It always looks so easy – when somebody else does it
Changing a flat tyre is one of those life skills that everyone should know. It’s not difficult if you follow a few basic steps, have the right gear and know how to use it.
Flat tyres often happen in inconvenient locations. Out on the road, you’ll need to find a safe spot to pull over and make the change. ‘Safe’ means well clear of traffic and preferably on a hard, level surface.
If you find yourself stopped on soft ground, a piece of solid board is a handy item for sticking underneath the jack before you start lifting up the car.
First, you’ll need a few things
To change a car tyre, you’ll need a spare, a wheel brace for loosening the lug nuts (or an appropriately sized socket with long handle) and a sturdy jack. It’s a good idea to carry a brick or chunk of wood as well – this can be wedged up against one of the wheels on the opposite side of the car for extra safety and stability.
This is especially important if the ground isn’t quite as level as you’d like. If you find yourself stopped on soft ground, a piece of solid board is a handy item for sticking underneath the jack before you start lifting up the car.
Lift up the vehicle
Before you get started, activate your hazard lights, make sure the car is in Park and apply the handbrake. Look for the notches or grooves on the underside of the car – these are where the jack is safely placed. Once you’re happy with the stability of the vehicle and placement of the jack, start slowly turning the wheel brace until you’ve taken a bit of the weight off the flat tyre.
Loosen the wheel nuts and remove the flat tyre
Getting stubborn wheel nuts to loosen up is less about brute force and more about using proper technique.
Getting stubborn wheel nuts to loosen up is less about brute force and more about using proper technique. Once you’ve got the wheel brace onto one of the nuts, use a quick anti-clockwise ‘jolt’ to loosen it. Face the wheel and keep both your arm and your back straight. Don’t let the brace slip off the nut. Go around and loosen each nut in turn. The trick is to keep the wheel brace more or less horizontal to the ground and let your body weight do most of the work.
Once all the nuts have been loosened, use the jack to continue lifting the car so it is high enough off the ground to allow for putting the new wheel on. If the flat is suspended an inch or two above the ground, this is usually sufficient. Don’t lift the car any more than you need to. To remove the old tyre, take off all the wheel nuts (and keep track of them!) and then carefully lift the wheel from the vehicle.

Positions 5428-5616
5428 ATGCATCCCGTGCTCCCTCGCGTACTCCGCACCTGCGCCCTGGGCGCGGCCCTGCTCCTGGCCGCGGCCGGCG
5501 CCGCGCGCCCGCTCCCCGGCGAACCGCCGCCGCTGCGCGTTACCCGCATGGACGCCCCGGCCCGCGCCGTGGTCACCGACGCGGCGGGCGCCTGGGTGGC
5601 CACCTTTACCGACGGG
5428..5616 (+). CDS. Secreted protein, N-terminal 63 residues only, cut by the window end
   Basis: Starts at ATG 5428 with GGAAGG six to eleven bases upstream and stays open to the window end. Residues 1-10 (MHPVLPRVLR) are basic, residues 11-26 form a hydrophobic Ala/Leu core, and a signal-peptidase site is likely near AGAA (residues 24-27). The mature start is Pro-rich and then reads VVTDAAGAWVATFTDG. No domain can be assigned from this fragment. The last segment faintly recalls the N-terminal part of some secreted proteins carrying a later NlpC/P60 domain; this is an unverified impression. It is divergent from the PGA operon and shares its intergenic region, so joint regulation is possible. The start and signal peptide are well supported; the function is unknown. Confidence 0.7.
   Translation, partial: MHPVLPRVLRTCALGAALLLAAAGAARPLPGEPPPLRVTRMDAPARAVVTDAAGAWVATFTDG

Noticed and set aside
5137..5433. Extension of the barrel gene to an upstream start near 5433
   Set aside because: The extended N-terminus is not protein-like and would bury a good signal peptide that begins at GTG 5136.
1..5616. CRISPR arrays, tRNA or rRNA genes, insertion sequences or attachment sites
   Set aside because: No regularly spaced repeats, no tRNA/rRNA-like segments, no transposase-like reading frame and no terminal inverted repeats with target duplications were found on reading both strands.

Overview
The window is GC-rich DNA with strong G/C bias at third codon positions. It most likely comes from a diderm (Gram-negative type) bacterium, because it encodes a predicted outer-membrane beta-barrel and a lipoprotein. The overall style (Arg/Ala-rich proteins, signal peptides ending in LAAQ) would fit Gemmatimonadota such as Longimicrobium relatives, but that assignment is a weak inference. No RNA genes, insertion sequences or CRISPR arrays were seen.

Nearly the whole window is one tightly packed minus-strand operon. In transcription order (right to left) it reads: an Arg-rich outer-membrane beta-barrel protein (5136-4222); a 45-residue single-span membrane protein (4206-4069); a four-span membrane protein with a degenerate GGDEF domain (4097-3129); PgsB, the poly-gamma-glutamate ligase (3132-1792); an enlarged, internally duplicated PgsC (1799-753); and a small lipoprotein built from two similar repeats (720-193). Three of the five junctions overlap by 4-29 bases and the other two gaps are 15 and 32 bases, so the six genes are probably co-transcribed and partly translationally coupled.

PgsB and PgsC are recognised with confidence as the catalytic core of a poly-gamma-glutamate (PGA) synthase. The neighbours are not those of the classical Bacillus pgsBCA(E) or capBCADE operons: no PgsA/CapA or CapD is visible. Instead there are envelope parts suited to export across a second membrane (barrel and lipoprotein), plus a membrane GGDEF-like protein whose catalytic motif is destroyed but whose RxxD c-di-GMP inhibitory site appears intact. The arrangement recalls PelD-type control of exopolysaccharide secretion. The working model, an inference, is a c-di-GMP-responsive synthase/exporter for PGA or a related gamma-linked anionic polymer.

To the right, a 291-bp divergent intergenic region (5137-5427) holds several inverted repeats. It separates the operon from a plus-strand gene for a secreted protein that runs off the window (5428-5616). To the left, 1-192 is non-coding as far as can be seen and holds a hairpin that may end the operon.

Put on the new tyre
Grab your bright, shiny new wheel from its recess in the boot and position it up against the wheel assembly. Line up the wheel holes first so you can lift it straight onto the car in one go without twisting and fiddling. Once the wheel is up and in position, screw on all the lug nuts and hand-tighten. You don’t want to tighten them all the way at this stage – wait for full tightening until the car is down off the jack and completely stable.
Whenever you lift a tyre off a car or put a new one on, it’s important not to have any twist in your back. Position your feet for maximum stability and don’t lean over any more than you need to – that’s how back injuries happen.
Position your feet for maximum stability and don’t lean over any more than you need to – that’s how back injuries happen.
Lower the car and remove the jack
Slowly wind the jack down until the new tyre has taken the vehicle’s weight. Remove the jack. Now is the time to fully tighten the wheel nuts. Once again, use your body weight (not pure arm strength) and keep the wheel brace parallel to the ground as you tighten each wheel nut.
Properly stow your wheel brace, jack and the flat tyre in the boot. Don’t just dump the old tyre in the recess: secure it in place so it doesn’t slide around while you’re driving.
And lastly, now that you’re back on the road, remember to get your tyre fixed so that you always have a spare to rely on.